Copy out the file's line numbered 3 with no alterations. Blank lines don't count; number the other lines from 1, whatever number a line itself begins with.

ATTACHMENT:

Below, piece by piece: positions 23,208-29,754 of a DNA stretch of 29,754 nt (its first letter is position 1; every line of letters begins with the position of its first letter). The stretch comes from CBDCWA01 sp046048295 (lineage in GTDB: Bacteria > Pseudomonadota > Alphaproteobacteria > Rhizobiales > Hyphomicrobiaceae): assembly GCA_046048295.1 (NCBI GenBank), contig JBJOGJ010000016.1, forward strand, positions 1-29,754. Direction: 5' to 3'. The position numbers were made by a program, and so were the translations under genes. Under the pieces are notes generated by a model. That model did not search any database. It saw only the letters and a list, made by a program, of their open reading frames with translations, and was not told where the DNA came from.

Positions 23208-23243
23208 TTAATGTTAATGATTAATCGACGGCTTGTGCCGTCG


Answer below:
23208 TTAATGTTAATGATTAATCGACGGCTTGTGCCGTCG